Resin Heroes

Direct Beam Comms #86



TV

Midnight, Texas

The new NBC series Midnight, Texas is the latest attempt at a network to bring serious horror out of cable and to broadcast TV. While I thought that Midnight, Texas was lacking, none-the-less I also felt that it’s probably the best that a network show can be right now given all the limitations of broadcast TV.

Based on the series of books of the same name by author Charlaine Harris who also wrote the novels the series True Blood were based on, the town of Midnight, Texas is a sort of safe haven for those things that go bump in the night like witches, vampires and fallen angels. But these aren’t evil witches, vampires and fallen angels, they’re everyday witches, vampires and fallen angels just trying to get along in a world out to get them.

While I thought the characters of Midnight, Texas worked well and I was intrigued in the setting what I wasn’t sure of was the overall story. It seems like much of the series will deal with an outside force attacking the weird Midnight enclave and trying to drive out these misfits. In the first episode there’s a murder by some bikers ala the Sons of Anarchy that seemed like someone decided that since horror is hot right now and TV series like Sons of Anarchy too then why not try and blend the two and make something great? But this comes off a bit overdone for my tastes, if it’s probably right in-line with what the average viewer of broadcast TV expects in terms of story.

What I wasn’t expecting was just how scary some of the moments in Midnight, Texas were.

Manfred Bernardo (François Arnaud) is a psychic who really sees dead people. Really gross looking dead people who are trying to make contact with the living world. Be it a dead husband who looks like he just rolled off the morgue table, Bernardo’s grandma who pays him a visit and looks like she crawled out of a dusty grave or a drowning victim who’s bloated and rotting but when she tries to talk it comes out like waterlogged bile.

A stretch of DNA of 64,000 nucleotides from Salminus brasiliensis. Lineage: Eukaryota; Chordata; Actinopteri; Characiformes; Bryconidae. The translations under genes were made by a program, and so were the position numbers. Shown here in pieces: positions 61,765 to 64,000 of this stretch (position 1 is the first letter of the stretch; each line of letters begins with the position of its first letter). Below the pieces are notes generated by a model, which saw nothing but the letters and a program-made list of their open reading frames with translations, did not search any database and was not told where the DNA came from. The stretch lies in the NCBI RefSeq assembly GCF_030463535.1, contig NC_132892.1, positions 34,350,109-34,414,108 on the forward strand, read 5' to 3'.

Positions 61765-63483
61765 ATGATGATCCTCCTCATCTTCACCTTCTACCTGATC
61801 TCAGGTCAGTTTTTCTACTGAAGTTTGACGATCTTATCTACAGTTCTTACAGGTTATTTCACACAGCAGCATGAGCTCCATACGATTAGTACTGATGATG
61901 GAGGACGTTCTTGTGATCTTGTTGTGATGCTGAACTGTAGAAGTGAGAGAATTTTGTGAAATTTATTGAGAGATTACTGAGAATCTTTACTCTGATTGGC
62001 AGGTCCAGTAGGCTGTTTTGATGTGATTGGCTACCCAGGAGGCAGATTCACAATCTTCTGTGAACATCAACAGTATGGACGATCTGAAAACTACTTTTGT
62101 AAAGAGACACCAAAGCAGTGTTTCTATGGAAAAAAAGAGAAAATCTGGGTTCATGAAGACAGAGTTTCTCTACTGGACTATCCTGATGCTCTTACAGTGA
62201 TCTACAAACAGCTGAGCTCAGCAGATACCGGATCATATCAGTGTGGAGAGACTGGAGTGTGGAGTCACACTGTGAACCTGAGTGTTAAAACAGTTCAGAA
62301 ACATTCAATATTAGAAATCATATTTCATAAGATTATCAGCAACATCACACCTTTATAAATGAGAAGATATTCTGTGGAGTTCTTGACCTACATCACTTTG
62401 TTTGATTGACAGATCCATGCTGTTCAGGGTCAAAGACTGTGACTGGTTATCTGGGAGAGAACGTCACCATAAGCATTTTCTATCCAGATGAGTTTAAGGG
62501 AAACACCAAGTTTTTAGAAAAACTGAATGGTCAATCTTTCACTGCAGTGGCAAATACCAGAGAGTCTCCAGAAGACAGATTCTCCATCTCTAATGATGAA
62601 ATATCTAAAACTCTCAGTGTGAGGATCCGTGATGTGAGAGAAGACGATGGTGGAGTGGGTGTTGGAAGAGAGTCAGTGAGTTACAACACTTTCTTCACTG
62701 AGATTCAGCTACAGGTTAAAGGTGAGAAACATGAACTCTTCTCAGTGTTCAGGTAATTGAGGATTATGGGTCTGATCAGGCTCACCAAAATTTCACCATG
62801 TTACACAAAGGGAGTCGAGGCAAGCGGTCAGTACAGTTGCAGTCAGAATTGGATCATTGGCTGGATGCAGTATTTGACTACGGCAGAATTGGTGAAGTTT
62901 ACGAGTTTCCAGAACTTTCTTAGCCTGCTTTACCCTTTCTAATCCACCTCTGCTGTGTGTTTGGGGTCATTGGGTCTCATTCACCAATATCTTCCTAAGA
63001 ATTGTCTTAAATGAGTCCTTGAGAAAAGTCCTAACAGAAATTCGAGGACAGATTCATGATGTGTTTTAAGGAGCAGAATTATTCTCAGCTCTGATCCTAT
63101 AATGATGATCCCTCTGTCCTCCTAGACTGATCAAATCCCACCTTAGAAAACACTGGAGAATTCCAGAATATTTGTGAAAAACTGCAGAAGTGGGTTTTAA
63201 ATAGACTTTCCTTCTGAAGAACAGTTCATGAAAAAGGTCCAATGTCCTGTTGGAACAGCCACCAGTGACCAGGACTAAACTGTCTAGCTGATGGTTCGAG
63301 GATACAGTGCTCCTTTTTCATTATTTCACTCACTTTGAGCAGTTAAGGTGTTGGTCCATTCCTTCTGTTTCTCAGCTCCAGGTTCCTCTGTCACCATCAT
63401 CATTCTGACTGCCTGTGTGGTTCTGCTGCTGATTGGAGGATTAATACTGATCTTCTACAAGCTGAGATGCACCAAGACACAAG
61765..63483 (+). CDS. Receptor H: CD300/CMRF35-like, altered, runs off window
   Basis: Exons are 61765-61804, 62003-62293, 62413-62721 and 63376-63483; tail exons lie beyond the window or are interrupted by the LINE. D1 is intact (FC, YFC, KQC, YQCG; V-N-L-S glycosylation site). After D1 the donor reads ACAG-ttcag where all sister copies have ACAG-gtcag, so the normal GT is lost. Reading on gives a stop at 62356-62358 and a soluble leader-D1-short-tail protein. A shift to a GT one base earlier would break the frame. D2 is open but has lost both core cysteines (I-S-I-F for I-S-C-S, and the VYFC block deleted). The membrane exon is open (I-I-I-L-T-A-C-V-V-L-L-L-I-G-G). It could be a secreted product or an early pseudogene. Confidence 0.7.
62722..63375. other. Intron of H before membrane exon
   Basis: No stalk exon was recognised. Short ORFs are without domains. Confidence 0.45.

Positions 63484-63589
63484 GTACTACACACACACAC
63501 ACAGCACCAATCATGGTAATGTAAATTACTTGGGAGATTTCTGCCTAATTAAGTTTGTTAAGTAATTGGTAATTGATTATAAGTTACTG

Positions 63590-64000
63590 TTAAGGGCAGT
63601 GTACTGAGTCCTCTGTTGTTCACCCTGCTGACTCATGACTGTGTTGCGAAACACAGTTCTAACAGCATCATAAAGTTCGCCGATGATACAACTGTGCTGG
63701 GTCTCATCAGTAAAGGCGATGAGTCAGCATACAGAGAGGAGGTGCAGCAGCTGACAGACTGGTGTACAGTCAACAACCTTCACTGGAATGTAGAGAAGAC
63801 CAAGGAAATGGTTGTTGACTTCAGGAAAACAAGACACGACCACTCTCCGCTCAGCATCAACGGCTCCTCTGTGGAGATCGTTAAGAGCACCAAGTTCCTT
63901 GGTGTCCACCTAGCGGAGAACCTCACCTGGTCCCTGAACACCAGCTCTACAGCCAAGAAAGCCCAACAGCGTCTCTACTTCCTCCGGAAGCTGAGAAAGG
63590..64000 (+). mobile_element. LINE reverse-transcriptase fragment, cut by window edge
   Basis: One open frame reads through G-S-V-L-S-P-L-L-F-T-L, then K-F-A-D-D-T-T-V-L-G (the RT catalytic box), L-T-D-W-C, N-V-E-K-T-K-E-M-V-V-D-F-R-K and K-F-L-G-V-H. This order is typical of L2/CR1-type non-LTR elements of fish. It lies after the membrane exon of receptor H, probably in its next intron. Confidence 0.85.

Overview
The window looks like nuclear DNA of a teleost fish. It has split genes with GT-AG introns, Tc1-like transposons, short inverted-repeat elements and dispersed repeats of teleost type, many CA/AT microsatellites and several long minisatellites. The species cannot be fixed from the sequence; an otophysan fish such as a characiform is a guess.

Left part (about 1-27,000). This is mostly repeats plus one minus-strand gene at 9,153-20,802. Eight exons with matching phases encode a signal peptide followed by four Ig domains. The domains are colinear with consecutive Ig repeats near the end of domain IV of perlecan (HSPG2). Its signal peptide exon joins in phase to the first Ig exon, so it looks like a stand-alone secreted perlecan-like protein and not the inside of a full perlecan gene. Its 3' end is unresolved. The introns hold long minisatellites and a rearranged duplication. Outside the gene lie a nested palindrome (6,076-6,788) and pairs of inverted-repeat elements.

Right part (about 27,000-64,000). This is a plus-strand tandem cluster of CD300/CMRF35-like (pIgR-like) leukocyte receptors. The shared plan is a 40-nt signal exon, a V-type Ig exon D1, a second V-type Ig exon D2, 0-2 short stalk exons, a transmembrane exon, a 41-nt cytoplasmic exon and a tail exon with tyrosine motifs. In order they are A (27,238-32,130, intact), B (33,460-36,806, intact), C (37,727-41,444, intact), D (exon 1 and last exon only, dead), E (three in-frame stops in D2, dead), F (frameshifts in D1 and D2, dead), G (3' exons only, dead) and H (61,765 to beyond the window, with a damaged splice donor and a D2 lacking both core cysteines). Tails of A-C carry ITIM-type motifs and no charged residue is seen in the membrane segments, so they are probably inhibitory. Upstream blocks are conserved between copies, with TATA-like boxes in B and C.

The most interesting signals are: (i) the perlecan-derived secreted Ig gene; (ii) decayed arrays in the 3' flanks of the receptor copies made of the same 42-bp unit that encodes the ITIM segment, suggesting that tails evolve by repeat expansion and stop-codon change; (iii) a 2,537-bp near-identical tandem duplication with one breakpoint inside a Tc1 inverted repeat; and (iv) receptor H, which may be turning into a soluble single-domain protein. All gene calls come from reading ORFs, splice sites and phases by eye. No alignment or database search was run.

If this and the characters were all that Midnight, Texas were about I think I’d be really excited about the show, especially since the last NBC horror series Hannibal was one of my favs. That being said, I am interested in Midnight, Texas and will keep watching the show, if it wouldn’t surprise me that at some point in the season I stop watching and head off looking for a series with the characters of Midnight, Texas if not the story.

People of Earth

The first season of the TBS comedy People of Earth wrapped up last winter with the second having launched last week. I thought the first season of People of Earth was one of the better comedies on TV in 2016 if it took a while for the series to get going.

In the first season, writer Ozzie Graham (Wyatt Cenac) travels to a small down to do a piece on a support group for people who say they’ve been abducted by aliens. And what starts out as a joke evolves into something different when Ozzie realize that he too was abducted in the past and that the entire support group’s been together for decades now since the aliens have been abducting them since they were children.